Oakville citizens have their say about senior complex on Telegraph

Attorney for developer says work on building to continue

Oakville citizens have their say about senior complex on Telegraph

By Gloria Lloyd

Dozens of Oakville residents got to do what they did not get to do last year: let county and National Church Residences officials hear their objections to an apartment complex for seniors now being built at 6050 Telegraph Road.

The opposition to the project crossed party lines, bringing two state legislators, Rep. Marsha Haefner, R-Oakville, and Sen. Scott Sifton, D-Affton, to the County Council chambers July 15 to oppose the complex during a county Planning Commission hearing.

The sea of speakers against the Ohio-based developer, National Church Residences, or NCR, prompted its representative, Clayton attorney John King, to call NCR the “defendant” of the hearing.

Speaker after speaker told the commission that the building is too large, on too small of a lot — 1.44 acres — and too close to the Goddard School, the preschool next door.

“Please consider this a freebie provided by the citizens of south county: we do not want this project,” Haefner’s son, Mark Haefner, said, noting that County Executive Charlie Dooley once spent $12,000 in tax dollars to survey north county residents to see if they wanted a casino.

Despite Dooley’s opposition to reconsidering the zoning on the grounds that it could spur a lawsuit from NCR, the County Council voted 5-1, with one abstention, in June to send the issue back to the planning panel. The resolution, introduced by 6th District County Councilman Steve Stenger, D-Affton, stated the council’s intention is to initiate “reverting, changing or amending the zoning” of the site back to its original R-2 single-family residential zoning.

If the Planning Commission makes a recommendation at its next meeting Aug. 5, the issue again heads to the County Council, where Dooley could veto it. The council could overrule Dooley with a supermajority vote.

A non-binding show of hands taken at the end of the meeting showed 250 people against the complex and 12 in support of the apartments. About 75 to 100 opponents remained outside the chambers, not allowed in due to fire codes. More than half of the people who raised their hands in support of the complex were NCR employees or consultants.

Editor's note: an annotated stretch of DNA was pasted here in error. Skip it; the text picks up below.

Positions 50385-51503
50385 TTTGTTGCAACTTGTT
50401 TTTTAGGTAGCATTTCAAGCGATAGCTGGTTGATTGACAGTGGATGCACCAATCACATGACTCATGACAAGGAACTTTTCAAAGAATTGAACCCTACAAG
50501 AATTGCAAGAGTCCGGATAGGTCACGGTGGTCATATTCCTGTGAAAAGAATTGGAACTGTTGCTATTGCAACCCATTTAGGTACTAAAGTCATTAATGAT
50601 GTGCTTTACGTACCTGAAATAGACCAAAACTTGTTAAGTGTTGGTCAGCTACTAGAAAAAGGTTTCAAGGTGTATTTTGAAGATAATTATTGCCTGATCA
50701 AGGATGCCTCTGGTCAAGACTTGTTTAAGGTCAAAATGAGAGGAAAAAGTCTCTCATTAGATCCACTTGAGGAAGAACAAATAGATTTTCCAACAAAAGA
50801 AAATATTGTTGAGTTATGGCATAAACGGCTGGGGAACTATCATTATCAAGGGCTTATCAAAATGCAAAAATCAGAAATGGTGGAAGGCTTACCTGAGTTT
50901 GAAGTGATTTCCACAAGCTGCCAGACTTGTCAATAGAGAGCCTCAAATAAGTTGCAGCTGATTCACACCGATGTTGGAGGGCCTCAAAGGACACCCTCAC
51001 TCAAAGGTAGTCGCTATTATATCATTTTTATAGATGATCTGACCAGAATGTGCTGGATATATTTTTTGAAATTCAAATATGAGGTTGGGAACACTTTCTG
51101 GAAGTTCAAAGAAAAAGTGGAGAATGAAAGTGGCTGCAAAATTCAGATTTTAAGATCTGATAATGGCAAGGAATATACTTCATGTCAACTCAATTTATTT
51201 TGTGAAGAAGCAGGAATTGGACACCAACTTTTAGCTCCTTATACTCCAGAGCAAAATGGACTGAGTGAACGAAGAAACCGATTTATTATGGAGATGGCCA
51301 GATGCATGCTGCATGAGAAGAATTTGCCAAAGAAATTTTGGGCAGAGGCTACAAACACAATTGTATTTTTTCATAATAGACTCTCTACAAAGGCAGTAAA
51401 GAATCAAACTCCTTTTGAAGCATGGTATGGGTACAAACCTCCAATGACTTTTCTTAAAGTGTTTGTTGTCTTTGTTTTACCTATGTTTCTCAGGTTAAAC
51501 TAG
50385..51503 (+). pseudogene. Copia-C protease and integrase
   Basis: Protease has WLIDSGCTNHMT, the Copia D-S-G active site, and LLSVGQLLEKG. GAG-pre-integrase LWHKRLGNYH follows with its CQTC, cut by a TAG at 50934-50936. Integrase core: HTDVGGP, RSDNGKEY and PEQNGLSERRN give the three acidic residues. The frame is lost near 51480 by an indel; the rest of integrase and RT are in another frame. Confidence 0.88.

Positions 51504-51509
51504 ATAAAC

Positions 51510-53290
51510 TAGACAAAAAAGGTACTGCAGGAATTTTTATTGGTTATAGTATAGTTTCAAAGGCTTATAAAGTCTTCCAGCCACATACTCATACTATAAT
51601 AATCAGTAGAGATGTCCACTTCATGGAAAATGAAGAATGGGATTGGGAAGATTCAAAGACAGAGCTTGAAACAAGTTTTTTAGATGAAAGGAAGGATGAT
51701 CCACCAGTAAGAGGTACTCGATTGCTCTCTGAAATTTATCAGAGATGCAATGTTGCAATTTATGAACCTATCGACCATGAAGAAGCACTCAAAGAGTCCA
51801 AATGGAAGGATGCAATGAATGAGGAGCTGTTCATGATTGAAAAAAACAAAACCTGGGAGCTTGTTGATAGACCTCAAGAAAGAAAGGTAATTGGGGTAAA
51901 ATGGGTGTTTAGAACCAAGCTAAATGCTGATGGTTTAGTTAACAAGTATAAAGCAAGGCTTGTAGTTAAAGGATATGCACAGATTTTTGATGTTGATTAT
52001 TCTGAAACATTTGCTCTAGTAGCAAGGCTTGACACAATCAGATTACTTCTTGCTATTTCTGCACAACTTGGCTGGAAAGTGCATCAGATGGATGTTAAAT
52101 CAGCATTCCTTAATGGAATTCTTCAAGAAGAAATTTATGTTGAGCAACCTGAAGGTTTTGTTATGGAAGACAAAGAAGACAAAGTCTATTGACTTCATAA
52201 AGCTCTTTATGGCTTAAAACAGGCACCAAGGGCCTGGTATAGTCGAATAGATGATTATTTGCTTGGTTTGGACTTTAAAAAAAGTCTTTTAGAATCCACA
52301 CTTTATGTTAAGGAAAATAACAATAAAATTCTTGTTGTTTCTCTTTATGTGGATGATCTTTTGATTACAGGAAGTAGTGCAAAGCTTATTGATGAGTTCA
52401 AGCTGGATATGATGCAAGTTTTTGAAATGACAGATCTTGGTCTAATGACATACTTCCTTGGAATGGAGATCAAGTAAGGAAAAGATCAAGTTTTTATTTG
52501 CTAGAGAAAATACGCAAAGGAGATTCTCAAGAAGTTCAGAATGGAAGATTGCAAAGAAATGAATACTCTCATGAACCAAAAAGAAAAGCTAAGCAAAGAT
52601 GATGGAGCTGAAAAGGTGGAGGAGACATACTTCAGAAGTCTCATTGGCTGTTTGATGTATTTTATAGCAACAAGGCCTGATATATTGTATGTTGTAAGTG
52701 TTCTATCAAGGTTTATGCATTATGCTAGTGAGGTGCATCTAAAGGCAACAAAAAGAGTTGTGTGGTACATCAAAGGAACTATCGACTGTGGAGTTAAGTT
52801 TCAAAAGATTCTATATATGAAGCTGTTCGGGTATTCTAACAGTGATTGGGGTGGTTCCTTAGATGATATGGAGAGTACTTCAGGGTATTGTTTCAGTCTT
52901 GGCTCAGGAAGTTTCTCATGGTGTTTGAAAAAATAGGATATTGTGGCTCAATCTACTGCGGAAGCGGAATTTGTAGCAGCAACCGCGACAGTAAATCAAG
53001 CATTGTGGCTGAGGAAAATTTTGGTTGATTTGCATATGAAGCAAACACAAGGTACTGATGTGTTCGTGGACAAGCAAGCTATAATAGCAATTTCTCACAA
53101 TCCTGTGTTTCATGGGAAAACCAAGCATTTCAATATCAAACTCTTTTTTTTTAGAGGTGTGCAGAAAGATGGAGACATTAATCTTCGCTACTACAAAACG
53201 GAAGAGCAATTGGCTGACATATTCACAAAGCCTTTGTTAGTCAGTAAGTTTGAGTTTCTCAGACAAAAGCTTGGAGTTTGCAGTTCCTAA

Although Dooley has called the notification process for the NCR building “flawless,” several speakers told the planning panel they would have preferred to have known about a hearing conducted last year so they could have appeared then instead of now.

Sister Mary Catherine Wesley of the neighboring Monastery of St. Clare previously told the Call that, though the monastery had received a postcard about each nearby development in the past, it did not receive a postcard about this project. Department of Planning officials have said that the postcards are not legally required and are only sent as a courtesy.

In advance of the July 15 hearing, the county put up two notice signs on the property, angled so that drivers on Telegraph Road could see a sign from either direction. Last year, the notice sign was set about 80 feet back from the road, next to a small house that occupied the property until it was demolished in mid-May.

“It is not surprising that the sign was not noticed, since one would have had to trespass to read it. Had we been able to see the sign, we would have been here 16 months ago,” Oakville resident Al Fanger told the commission. “One sign that I remember seeing and was always clearly visible was the ‘For Sale’ sign that was never removed (until construction began).”

In response to statements made by early speakers that they did not understand how anyone could be against an apartment complex for senior citizens, a speaker told the panel to look at the audience, comprised largely of senior citizens.

“This cookie-cutter design might be fine for the city where you have space limitations, nearby parks and shops, but in Oakville, we have adequate land to incorporate one-story access with patios for our seniors,” Fanger said. “The proposed design might be the most energy-efficient building in Missouri, and that is nice. But being able to have a view and for everyone to see the sun is nicer.”

The building will be certified LEED — Leadership in Energy and Environmental Design — platinum, NCR project manager Eric Walker previously told the Call.

After listening to nearly two hours of opposition, King did not back down on NCR’s previous position that it has all legal permissions and will continue building the complex.

“We have building permits. And that’s why we have built this development,” King told the crowd, pounding the podium. “And we will continue to build this development until we are told to stop.”

With that opening, an opponent in the audience seized his chance.

“Stop,” came a single man’s voice from the crowd. “Stop!” called out a few others. “Stop!” the crowd joined in.

King then corrected himself.

“Until we are told to stop by a court of legal jurisdiction,” he clarified, “we’re not going to stop, we’re going to continue to build … By the time this process is finished we will be up one story, and we will continue to build. And we will continue to operate this facility.”

King originally represented the developer during a public hearing last year, for which Oakville residents, including Goddard School owner Cindy Pyatt, say they never received notice. After no one spoke in opposition to the development in April 2012, the Planning Commission voted to recommend R-8 residential rezoning to the County Council, which approved it unanimously in May 2012.